So she gets up, dresses impeccably, does her makeup flawlessly, and heads out to rule the world. She is Grace Hanson so of course, she succeeds. She pours herself into work, into Say Grace, tells herself that this company will make up for all the lacks in her life. Decades and decades later Grace will realise that the company she built from the ground up, her life’s work, was in effect a way to center her life around femininity, a way to dedicate herself to women, the only way she possibly could.

At some point amidst all that (after Brianna but before Mallory) Robert gets a new coworker. His name is Sol and Robert talks about him all the time, about how great he is, about what a good lawyer he is. Grace is happy that her husband has found a friend, replies the way any good wife would:

“Well, we must have him for dinner.”

Them, they have them for dinner because Sol is married, of course. So Sol and his wife come for dinner. Grace stands in the foyer as Robert introduces her to Sol, smiles and kisses his cheek just as she should. And then Sol gestures to the woman beside him—dressed like she’s a carnival fortune teller with an addiction to hideous jewelry, her long curly hair sticking out at every angle.

“This,” he says, “is Frankie.”

Grace’s blood runs cold. She feels like she’s standing behind a veil, watching herself shake Frankie’s hand and welcome to her home while really she’s still off to the side, reeling from the impact of the words. Frankie. She tries to tell herself that it could be a fluke, that her Frankie could be another Frankie, that this could all be some big misunderstanding. But who is she kidding? That’s not how this kind of thing works.

The name on her skin is not from Frank but from Frances and half of Grace has already started running, is halfway down the driveway, is assuredly about to hit an 8-minute mile. The only place actual Grace is going however is to the drink cart, not at a run but at as quick a walk as decorum will allow, because if ever a time called for vodka it’s now.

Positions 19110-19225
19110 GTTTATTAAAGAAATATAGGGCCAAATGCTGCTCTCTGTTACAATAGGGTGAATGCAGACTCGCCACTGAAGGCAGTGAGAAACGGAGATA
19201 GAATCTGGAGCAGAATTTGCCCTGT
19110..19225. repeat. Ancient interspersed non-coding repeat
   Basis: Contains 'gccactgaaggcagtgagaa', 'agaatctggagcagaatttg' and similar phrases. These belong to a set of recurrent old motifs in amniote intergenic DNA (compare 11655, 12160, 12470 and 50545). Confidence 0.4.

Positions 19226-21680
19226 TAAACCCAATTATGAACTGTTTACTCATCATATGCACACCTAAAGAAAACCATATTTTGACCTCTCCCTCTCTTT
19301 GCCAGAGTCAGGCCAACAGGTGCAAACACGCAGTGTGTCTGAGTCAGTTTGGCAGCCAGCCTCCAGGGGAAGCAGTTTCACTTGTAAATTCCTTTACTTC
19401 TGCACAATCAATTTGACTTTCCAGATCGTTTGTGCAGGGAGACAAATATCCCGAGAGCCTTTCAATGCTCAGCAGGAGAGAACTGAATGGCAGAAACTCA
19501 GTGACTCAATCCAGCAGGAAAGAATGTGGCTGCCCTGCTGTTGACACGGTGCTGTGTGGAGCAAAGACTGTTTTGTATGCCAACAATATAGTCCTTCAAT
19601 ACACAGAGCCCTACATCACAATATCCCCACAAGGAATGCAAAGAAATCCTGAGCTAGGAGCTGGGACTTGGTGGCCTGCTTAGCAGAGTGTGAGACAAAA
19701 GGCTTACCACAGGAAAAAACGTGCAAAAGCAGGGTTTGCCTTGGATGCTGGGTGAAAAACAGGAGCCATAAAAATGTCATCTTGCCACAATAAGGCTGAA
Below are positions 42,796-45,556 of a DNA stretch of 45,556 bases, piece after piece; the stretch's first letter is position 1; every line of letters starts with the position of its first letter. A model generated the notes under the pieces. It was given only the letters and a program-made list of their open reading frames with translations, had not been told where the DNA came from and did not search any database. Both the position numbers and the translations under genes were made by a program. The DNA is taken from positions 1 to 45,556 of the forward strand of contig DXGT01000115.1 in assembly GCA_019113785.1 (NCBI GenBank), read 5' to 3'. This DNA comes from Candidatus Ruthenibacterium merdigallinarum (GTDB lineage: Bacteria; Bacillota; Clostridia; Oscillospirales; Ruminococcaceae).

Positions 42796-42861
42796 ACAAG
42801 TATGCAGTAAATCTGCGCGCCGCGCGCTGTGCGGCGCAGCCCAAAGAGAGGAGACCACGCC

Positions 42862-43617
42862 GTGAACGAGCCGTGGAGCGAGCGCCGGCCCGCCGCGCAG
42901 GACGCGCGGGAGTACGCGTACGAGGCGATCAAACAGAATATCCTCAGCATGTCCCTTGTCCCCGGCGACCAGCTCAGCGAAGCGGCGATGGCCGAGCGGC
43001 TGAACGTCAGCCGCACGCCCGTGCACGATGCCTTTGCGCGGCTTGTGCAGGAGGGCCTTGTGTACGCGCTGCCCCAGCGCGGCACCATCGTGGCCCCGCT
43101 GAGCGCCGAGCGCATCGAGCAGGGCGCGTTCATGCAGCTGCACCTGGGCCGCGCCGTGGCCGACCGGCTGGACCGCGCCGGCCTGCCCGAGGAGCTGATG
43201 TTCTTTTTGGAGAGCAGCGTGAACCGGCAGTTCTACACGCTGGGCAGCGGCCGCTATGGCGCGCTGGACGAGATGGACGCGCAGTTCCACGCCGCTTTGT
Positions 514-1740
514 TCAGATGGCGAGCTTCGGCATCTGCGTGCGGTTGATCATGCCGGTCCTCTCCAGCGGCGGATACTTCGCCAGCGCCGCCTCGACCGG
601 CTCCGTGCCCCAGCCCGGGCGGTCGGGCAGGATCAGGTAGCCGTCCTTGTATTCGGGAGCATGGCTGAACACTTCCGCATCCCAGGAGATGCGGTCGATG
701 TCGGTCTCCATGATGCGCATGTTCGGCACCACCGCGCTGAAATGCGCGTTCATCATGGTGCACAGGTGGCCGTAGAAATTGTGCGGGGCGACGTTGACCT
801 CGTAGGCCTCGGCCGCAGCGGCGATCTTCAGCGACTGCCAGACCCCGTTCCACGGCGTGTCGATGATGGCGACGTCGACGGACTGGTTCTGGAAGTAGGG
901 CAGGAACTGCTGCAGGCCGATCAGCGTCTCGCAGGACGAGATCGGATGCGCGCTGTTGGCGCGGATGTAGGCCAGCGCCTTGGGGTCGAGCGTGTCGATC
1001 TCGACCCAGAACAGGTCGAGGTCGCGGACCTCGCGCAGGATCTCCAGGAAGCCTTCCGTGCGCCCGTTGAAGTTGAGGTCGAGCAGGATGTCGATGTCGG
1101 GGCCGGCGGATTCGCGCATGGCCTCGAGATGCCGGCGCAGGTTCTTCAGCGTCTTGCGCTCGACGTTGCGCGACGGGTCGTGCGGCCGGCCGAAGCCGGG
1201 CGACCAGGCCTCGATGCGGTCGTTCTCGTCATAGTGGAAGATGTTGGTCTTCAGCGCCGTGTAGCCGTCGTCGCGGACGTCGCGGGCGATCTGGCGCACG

Far from loving Frankie, Grace hates her. Hates her for all sorts of reasons. She hates her for her oddities and silly beliefs. She hates her because she and Sol are so unbearably happy and because she is so naturally maternal, hates her because she wins over Grace’s children in a heartbeat. She hates Frankie because of the way she goes through life without giving a rat’s ass what anyone else thinks (a luxury Grace has never had) and because everything she says seems specifically designed to drive Grace up the frickin’ wall. But most of all, really, she hates Frankie for having the audacity to have her name written on Grace’s skin.

She tells Robert never to let her within fifteen feet of the woman without a drink in her hand. She makes Robert promise that they will never be at the beach house at the same time. She bites her tongue on any number of acerbic responses when the girls excitedly tell her about their weekend in Aunt Frankie and Uncle Sol’s yurt. She ignores Frankie’s presence in her life as much as she can and when she can’t ignore her she pours herself a drink or buries herself in work—or both.

Then Grace’s life falls apart. Grace is seventy and her husband is a homosexual and everything she has oh so carefully built crumbles in an instant, over a fucking seafood tower for god’s sake. Somehow Grace finds herself divorced and alone and, wait, not alone, actually, because now her least favourite woman on the planet is her roommate.

As unrealistic as it seems, Grace ends up building a life of sorts with Frankie. Ends up being friends with Frankie, starting a company with Frankie. Learns how to be happy, of all things, with Frankie. She looks at her life and doesn’t recognize a shred of it and then she realises that that’s actually a good thing.

“I thought this was life,” she told Robert after he came out. Because she did, she really did think that what they had together was what everyone had together. That the lonely frigidity they had shared was what she was supposed to have. What she deserved.

“And I thought there was more,” he replied. Between late night trips to Del Taco and healing crystals and marijuana smoke and paint splatters all over her home Grace slowly but surely begins to discover that more.

Happiness sits uneasily on Grace’s shoulders, but it is getting better, more comfortable, with each passing day.

It is at that point, amidst everything else, that everything changes. Frankie goes from being her husband's coworker’s wife who just happens to have her name on Grace’s skin, to a woman she hates who just happens to have her name on Grace’s skin, to the only other person who understands what she’s going through who just happens to have her name on Grace’s skin, to her sometimes infuriating roommate whose name is on Grace’s skin to… everything. In a moment that took an eternity it all changes and Grace may as well have Frankie’s name on her skin a hundred times, a thousand times, because there is no one for Grace but Frankie.

Grace pours herself a drink and tries to deal with that.